How Student Loan Consolidation Works

FT Contributor
A student loan consolidation application sits along a calculator and pen.
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Student loan consolidation is the process of combining multiple student loans into one loan. The loan must be paid until the balance is zero, but the loan terms may be adjusted slightly after consolidation. In most cases, you may decide to consolidate your student loans to make it more convenient when making payments. Consolidation may also be necessary to qualify for certain federal loan repayment programs.

Student loan debt is on the rise. A 2018 report by the Federal Reserve Bank of New York reports that 44.7 million Americans are in student loan debt and it totals $1.47 trillion, more than credit card and auto loan debt. With so many student loans, consolidation can be helpful for borrowers who want to make one payment on their loans each month. In some cases, borrowers may also qualify for better loan terms, such as a lower interest rate on private student loans.

When consolidating, borrowers need to pay attention to initial loan benefits they may lose out on, such as interest rate discounts. While extending the length of the loan through consolidation can lower monthly payments, borrowers are tied into paying their student loans longer. Learning more about the federal and private student loan consolidation process can help you decide if consolidation is right for you.

Federal Student Loan Consolidation

If you have several federal student loans, you can consolidate them through federal student loan consolidation. Most loans that are provided through the federal government are available for consolidation. While you won’t necessary save money by consolidating your federal student loans, it may be necessary so you can qualify for certain loan forgiveness, federal loan protection, or repayment programs.

How to Consolidate Federal Student Loans

You can consolidate your federal student loans for free through the Department of Education. You’ll need to apply using the online form and provide your loan and financial information. If you qualify, the program combines your federal student loans and offers you a fixed interest rate based on the average of the interest rates on your current loans.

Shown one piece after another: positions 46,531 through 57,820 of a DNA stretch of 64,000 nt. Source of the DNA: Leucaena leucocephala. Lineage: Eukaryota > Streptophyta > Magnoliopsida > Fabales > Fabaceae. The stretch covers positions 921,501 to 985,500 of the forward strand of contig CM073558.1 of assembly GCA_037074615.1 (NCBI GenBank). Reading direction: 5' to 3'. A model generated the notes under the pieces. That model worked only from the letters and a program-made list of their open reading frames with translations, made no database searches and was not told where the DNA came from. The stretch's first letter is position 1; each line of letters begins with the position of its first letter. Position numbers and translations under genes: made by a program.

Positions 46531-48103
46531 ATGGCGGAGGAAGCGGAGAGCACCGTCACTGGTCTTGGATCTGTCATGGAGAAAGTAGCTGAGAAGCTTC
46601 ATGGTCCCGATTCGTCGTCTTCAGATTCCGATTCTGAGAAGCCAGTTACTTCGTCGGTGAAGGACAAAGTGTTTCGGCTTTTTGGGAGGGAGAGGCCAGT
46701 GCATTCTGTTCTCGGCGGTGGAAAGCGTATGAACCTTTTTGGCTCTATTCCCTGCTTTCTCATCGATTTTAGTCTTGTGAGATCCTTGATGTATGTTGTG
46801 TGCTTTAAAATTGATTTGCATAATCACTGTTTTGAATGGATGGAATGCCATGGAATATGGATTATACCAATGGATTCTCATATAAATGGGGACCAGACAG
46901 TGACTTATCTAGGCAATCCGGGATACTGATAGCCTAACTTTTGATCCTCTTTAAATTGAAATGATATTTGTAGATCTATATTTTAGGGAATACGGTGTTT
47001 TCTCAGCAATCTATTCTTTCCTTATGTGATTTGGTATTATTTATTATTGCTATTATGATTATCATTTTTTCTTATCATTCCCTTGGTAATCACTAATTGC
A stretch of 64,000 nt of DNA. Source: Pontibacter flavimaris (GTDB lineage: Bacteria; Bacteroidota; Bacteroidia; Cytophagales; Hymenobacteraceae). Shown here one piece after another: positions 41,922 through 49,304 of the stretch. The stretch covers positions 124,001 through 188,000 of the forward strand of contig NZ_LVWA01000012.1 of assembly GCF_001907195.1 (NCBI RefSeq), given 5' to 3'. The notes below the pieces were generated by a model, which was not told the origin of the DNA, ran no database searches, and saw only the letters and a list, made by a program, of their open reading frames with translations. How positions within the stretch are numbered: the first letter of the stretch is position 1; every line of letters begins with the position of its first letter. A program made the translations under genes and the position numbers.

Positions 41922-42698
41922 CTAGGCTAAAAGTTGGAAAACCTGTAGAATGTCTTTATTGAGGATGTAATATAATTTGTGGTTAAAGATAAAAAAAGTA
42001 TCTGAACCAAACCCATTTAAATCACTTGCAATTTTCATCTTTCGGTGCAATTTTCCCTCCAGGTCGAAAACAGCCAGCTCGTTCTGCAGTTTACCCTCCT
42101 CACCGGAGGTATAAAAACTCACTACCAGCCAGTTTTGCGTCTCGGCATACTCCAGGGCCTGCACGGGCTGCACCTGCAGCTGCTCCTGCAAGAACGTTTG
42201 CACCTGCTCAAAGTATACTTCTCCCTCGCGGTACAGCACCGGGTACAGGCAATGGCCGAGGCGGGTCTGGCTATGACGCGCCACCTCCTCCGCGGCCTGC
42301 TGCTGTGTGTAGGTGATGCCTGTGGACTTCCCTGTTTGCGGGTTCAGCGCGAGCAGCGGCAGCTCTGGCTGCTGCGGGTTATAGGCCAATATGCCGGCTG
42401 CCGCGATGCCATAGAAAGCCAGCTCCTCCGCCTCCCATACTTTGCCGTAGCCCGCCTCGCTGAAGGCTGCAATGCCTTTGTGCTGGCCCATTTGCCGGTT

There are also private companies that can help you consolidate your loans, but these companies may charge you a fee to complete the process. When you apply for federal student loan consolidation with the Department of Education, you may be contacted by these private companies. However, keep in mind the federal government is not affiliated with these companies.

Private Student Loan Consolidation

A private student loan is backed by a lender other than the federal government. Since these loan providers are private entities, they may or may not offer loan consolidation. Each lender can decide whether loan consolidation is an option for borrowers. While you may have private student loan consolidation options, federal student loan consolidation programs are not available for private loans. These two types of loans cannot be grouped together in one consolidation program.

How to Consolidate Private Student Loans

If you have both private student loans and federal student loans, they usually cannot be consolidated together in one program. However, if you have multiple private student loans, they can usually be refinanced and consolidated together into one loan. To complete this process, you must contact a student loan consolidation company, which may charge you a fee.

To consolidate your private student loans, the company must refinance your loans. Therefore, your financial history and current situation, including your credit score and income, are reviewed before an offer is provided. Your private student loan consolidation offer provides you with one interest rate and monthly loan payment based on your current loan balance, loan terms, and financial history. If you accept the offer, you’re required to make the monthly loan payments until the balance is paid off.

Student Loan Consolidation vs Refinancing

When you refinance your student loans, you’re essentially completing the same process as consolidating them. However, refinancing these loans can provide you with an opportunity to change your interest rate.

If you feel your credit score has improved or your financial history is strong, you may benefit from refinancing your student loans. In these cases, you may qualify for a better interest rate or other more beneficial loan terms that could save you money.

You may want to consider refinancing your student loans if:

  • Your credit score has improved.
  • You have a good employment history.
  • You are currently employed.
  • You have a healthy and steady monthly income.

Before you decide to refinance your student loans, it’s important to ensure it won’t disqualify you from any current benefits you have with your loans. If you’re currently enrolled in a loan repayment assistance or loan forgiveness program with the federal government, refinancing your loans could disqualify you from this program. If you work in the public sector and are currently enrolled in public service forgiveness programs or other income-based repayment programs, refinancing can also disqualify you from these assistance programs.

Whether you decide to refinance or consolidate your loans, it’s important to ensure this action is beneficial for you financially. Making one payment to one lender is convenient and can save you money if you qualify for a lower interest rate or repayment program. However, it’s important that you weigh the pros and cons of consolidating before you agree to loan consolidation terms.

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